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Winter Nie et al.
Western multinationals looking for East Asian leaders may need to explore their cultural biases.
China continues to be the best place to go to learn how to make ideas commercially viable.
Amit S. Mukherjee
As firms work with increasingly diverse arrays of people, they need to adopt leadership standards that cross geographies.
Murali D.R. Chari et al.
A shortage of reliable information is common in emerging markets. Because such markets are heterogeneous, the sources and methods for market intelligence require modification before they can be transferred from one emerging market to another. Market intelligence is thus best viewed and managed as a strategic asset that multinationals should invest in keeping up to date.
William R. Kerr
Globalization offers significant opportunities, yet most companies approach key decisions haphazardly. Although the complexity of globalization means managers rarely can fully analyze a global business opportunity before they need to act, the basic tensions in global business models are straightforward. A simple analysis of global ventures along these dimensions can help entrepreneurs develop clearer expectations and decision-making processes.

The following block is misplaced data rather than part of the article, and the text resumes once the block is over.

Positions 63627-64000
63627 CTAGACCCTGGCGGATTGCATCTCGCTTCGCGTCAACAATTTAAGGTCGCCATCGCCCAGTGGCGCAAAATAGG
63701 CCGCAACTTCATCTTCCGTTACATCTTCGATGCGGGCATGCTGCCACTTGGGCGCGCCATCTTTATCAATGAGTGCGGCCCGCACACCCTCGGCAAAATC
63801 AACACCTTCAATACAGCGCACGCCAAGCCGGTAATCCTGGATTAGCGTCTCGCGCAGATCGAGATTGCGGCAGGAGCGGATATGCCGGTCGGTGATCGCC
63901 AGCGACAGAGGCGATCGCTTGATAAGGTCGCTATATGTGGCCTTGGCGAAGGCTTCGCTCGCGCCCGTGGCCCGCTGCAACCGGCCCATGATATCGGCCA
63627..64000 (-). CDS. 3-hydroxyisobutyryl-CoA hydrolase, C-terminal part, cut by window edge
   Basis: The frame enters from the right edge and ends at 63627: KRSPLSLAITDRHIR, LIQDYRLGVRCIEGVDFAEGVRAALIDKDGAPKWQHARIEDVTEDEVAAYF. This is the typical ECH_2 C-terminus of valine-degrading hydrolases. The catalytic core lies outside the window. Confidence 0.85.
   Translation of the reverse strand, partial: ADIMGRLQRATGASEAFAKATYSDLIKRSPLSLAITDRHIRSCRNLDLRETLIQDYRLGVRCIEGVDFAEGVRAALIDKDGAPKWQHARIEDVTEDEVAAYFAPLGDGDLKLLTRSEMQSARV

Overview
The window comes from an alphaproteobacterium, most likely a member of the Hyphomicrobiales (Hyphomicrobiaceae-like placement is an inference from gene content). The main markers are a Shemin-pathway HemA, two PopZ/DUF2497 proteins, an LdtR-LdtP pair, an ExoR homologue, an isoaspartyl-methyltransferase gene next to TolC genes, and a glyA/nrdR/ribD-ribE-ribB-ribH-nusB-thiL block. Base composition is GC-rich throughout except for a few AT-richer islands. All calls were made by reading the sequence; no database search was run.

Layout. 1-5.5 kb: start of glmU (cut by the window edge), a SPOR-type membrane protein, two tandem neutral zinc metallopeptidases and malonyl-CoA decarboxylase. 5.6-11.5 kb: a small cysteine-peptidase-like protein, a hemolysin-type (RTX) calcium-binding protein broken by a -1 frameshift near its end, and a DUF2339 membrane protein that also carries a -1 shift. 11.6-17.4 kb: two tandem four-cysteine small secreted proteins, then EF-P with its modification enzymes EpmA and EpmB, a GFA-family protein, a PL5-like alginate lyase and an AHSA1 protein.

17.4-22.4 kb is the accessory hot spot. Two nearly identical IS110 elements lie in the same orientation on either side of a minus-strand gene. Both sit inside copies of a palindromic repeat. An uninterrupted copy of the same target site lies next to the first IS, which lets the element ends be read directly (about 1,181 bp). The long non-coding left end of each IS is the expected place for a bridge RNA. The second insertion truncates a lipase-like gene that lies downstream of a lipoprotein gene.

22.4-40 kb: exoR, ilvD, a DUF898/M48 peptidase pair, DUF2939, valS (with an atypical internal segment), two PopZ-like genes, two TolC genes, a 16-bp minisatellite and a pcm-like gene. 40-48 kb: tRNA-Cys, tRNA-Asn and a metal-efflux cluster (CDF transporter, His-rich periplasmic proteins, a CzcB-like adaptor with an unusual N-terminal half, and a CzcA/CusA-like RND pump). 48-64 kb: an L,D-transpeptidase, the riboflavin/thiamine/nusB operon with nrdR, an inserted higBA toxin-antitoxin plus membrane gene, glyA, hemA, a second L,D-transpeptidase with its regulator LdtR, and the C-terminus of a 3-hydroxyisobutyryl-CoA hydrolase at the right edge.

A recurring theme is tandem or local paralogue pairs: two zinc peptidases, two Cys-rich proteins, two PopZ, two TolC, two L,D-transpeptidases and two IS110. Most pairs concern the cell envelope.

December 12, 2016 | Manuel Hensmans
Even as multinationals struggle to make inroads in emerging markets, companies from those markets are finding ways to compete in Europe and the U.S. A case in point is Huawei, a Chinese telecommunications company, which has used strategic partnerships to gain ground in Europe. Huawei’s overseas expansion closely resembles the strategy the company used to build its position in China: Start at the perimeter and work toward the center.
Shameen Prashantham and George S. Yip
Partnering with emerging-market startups is easier if four key factors can be addressed.
Srivardhini K. Jha et al.
A successful innovation developed by Cisco’s R&D unit in India offers practical insights.
José F.P. Santos and Peter J. Williamson
Across a broad swath of industries, multinationals are losing ground in emerging markets to local players.
December 8, 2016 | Asher Devang, Christian Kruse, Andy Parker, and Pontus Siren
The first wave of innovation from emerging markets in Asia has been predicated on the replication of existing business models at lower cost. The second wave, which could be even more disruptive than the first, fundamentally reimagines various facets of the business model to find new, often digitally enabled, ways in which resources and processes can be leveraged. Such companies identify creative ways for partners, stakeholders, and customers to be involved in value creation and capture.